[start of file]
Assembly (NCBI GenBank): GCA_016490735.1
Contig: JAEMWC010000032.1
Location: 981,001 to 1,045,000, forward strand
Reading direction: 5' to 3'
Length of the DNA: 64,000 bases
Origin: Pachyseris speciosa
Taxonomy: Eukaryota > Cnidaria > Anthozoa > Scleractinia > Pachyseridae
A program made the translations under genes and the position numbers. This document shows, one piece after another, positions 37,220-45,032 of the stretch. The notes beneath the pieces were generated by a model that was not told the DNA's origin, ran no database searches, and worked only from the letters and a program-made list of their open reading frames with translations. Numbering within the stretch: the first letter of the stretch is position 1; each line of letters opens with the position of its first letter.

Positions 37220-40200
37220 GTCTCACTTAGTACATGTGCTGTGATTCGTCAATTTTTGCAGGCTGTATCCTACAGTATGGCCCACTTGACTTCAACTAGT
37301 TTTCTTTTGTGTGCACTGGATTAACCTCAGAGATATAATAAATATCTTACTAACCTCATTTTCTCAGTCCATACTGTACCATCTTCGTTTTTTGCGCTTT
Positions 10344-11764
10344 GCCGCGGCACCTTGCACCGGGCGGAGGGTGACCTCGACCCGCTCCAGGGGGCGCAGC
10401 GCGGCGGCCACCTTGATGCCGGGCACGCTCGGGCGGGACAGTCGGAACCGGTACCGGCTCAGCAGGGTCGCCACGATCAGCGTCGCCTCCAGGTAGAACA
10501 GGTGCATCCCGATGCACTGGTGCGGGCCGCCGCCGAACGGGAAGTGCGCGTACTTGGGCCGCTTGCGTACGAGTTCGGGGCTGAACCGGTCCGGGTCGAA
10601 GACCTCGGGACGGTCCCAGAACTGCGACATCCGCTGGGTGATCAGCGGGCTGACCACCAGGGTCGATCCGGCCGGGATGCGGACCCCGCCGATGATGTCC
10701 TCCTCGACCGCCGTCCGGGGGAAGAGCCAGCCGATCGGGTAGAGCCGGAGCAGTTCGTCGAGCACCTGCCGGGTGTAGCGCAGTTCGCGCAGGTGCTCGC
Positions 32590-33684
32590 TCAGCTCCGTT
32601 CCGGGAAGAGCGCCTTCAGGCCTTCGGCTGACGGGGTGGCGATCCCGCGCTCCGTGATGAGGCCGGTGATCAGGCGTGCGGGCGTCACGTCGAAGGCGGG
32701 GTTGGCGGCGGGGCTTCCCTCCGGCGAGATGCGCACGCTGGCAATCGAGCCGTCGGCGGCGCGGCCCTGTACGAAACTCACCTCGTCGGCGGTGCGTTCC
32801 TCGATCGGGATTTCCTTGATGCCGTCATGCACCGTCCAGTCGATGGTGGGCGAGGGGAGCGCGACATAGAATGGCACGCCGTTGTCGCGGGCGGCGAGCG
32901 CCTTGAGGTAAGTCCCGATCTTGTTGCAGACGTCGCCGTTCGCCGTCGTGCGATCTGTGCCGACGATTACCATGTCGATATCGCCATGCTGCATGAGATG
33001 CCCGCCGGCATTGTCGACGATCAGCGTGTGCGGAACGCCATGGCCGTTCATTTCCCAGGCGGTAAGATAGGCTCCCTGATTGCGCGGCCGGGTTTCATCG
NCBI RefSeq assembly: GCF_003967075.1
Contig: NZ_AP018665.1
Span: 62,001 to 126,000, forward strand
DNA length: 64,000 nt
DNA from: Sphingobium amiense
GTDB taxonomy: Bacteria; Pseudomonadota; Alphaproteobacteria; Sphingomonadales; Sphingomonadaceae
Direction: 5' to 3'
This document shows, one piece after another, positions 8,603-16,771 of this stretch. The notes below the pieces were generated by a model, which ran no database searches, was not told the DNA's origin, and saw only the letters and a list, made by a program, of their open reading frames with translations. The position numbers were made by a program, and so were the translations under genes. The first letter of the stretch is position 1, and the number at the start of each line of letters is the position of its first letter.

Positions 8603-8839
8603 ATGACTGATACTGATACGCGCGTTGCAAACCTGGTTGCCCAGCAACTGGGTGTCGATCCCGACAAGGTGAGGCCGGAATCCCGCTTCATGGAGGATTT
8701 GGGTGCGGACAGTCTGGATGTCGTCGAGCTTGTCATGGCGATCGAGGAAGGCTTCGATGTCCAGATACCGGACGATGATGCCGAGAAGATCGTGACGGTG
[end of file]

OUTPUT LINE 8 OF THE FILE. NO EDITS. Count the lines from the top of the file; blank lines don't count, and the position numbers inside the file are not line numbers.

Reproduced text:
A program made the translations under genes and the position numbers. This document shows, one piece after another, positions 37,220-45,032 of the stretch. The notes beneath the pieces were generated by a model that was not told the DNA's origin, ran no database searches, and worked only from the letters and a program-made list of their open reading frames with translations. Numbering within the stretch: the first letter of the stretch is position 1; each line of letters opens with the position of its first letter.